UI components

Share components from UI libraries and projects, and use them to build new apps. [Discover components](https://bit.dev/components?labels=react) from the community, to add to your apps. Example:

React spinners:

[GitHub Repository](https://github.com/bondz/react-epic-spinners) → [Components with Bit](https://bit.dev/bondz/react-epic-spinners).

Once you choose a component, you can play with it in a live playground, save examples, and use npm/yarn to install it in your project.

Plain JavaScript and NodeJS

Share components from JavaScript libraries and projects, and use them to build new apps.

Ramda functions:

[GitHub repository](https://github.com/ramda/ramda) → [Functions with Bit](https://bit.dev/ramda/ramda).

Workflow

Bit turns components into isolated and reusable building blocks you can run and develop from any other project in any context. It works in any given repository structure, without changing it at all, so the repository’s structure will remain the same.

Component isolation and sharing

When running the bit add command Bit will isolate components in the existing project structure. Meaning, Bit will [track the components](https://docs.bit.dev/docs/add-and-isolate-components.html) and create a dependency graph for each of them. With this data, Bit creates an isolated environment for each component, which lets the component run and work in any other project. For example, components written in typescript can be used and developed in a project written in flow-typed.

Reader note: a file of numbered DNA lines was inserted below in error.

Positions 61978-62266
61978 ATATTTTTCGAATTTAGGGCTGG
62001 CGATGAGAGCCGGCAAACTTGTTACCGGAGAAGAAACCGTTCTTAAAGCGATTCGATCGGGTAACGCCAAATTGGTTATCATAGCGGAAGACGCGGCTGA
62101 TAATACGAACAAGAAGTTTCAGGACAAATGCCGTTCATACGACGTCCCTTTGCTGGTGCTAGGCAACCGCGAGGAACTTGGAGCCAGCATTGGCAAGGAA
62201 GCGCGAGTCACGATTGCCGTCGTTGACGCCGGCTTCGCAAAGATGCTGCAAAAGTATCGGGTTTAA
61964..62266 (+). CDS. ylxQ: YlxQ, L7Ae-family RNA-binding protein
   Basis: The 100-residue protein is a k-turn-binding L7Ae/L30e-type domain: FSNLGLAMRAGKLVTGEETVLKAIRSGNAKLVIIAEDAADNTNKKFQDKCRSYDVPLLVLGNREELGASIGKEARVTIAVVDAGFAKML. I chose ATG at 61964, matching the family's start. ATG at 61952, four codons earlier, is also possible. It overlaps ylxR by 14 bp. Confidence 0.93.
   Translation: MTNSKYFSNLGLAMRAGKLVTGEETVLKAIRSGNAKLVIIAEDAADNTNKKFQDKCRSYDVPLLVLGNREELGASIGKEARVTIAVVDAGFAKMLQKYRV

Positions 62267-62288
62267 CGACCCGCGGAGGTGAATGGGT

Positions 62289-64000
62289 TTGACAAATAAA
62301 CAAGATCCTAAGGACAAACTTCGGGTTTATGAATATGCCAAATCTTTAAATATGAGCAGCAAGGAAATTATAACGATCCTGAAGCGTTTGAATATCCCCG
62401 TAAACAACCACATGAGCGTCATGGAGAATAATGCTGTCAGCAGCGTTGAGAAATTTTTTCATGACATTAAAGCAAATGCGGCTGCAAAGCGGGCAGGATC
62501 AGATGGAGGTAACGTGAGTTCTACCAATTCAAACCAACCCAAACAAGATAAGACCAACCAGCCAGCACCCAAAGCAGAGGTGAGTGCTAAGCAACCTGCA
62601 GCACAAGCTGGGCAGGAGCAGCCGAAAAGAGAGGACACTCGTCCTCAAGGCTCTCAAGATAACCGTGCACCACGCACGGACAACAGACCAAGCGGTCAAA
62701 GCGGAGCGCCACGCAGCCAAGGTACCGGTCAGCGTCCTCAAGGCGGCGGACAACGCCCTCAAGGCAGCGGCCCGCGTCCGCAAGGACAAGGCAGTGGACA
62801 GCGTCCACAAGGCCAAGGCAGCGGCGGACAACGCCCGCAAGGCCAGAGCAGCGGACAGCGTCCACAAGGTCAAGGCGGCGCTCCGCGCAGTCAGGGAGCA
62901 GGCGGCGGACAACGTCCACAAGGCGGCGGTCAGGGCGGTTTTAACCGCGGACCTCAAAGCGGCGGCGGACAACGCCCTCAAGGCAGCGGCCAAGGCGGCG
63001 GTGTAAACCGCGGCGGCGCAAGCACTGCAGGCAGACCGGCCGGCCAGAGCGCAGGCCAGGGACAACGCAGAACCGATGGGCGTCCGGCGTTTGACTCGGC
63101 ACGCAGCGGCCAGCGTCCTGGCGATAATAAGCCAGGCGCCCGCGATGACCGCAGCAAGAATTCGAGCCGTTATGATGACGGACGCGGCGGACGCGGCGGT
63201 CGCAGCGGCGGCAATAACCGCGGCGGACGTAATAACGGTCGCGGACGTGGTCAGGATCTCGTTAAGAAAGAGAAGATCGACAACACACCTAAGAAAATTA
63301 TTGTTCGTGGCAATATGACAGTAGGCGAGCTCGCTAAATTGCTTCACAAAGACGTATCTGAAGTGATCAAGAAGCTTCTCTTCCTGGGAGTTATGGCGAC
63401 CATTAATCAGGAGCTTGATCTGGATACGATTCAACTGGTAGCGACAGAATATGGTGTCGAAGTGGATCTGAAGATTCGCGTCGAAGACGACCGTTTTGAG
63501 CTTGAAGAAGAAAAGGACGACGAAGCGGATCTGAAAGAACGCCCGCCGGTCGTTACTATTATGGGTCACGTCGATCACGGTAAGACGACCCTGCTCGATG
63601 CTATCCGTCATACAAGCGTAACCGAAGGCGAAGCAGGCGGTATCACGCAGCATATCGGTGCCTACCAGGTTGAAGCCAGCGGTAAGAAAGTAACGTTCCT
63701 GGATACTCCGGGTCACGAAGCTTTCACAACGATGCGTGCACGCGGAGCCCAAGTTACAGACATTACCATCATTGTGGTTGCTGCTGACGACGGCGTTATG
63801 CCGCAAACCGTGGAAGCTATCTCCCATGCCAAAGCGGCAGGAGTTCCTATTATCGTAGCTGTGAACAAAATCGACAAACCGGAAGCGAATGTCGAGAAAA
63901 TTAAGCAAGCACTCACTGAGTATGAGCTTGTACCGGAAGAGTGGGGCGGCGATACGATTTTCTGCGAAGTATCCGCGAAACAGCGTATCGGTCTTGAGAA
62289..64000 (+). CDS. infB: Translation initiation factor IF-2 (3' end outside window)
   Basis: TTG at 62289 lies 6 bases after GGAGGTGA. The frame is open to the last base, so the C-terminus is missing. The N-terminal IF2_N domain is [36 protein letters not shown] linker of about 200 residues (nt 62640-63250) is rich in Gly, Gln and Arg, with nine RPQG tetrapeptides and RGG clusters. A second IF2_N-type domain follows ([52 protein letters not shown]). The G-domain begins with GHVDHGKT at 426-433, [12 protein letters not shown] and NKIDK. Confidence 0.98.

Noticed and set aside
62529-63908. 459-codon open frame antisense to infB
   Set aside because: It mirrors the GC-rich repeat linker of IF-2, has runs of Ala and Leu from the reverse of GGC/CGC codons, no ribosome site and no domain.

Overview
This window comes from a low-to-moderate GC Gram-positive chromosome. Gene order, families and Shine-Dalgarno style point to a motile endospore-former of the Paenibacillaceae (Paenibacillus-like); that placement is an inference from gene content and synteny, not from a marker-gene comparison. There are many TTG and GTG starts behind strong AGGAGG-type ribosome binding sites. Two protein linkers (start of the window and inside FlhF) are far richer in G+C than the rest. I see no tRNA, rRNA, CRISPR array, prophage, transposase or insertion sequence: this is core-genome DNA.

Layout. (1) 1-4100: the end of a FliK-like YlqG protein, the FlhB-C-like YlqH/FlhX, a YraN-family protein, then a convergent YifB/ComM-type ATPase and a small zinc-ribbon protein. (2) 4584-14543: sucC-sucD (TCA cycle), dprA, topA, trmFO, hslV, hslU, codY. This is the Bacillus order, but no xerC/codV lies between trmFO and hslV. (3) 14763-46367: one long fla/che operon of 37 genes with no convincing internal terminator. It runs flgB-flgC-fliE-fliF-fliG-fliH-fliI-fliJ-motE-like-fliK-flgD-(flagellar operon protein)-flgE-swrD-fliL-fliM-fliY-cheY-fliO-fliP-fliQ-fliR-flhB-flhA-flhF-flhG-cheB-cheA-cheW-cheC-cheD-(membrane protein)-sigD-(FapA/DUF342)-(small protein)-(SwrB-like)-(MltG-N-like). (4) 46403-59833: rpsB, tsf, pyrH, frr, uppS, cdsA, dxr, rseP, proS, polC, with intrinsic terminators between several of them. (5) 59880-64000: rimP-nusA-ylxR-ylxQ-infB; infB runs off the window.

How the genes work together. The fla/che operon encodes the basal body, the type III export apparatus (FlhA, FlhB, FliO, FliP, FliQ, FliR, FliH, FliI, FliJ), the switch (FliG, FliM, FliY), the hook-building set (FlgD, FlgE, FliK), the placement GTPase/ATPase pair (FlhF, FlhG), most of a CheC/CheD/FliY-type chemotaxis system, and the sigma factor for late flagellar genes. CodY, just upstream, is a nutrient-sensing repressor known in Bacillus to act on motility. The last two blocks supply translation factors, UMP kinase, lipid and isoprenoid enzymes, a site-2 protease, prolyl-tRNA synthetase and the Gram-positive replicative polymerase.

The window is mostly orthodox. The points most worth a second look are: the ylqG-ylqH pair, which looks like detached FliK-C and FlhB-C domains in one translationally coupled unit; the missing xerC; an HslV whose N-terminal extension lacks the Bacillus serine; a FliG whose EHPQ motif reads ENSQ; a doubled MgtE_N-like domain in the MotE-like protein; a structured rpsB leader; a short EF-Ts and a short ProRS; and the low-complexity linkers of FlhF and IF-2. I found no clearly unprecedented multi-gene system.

To [tag a version]((https://docs.bit.dev/docs/tag-component-version.html)) for the components, use the bit tag command. At any point, you can use the bit status command to learn more.

Then, bit export them to a [remote collection](https://docs.bit.dev/docs/organizing-components.html) from which they can be installed in other projects. You can set up a collection on any server, or use [Bit’s component hub](https://bit.dev). Here’s a quick demo.

Exporting 256 Ramda components (functions) from the repository to Bit’s hub in 2 minutes:

Component usage

Once components are shared to Bit’s hub (which isn’t mandatory; Bit is distributed and you can [set up a collection](https://docs.bit.dev/docs/bit-on-the-server.html) on any server), you can use them in other projects in a number of methods: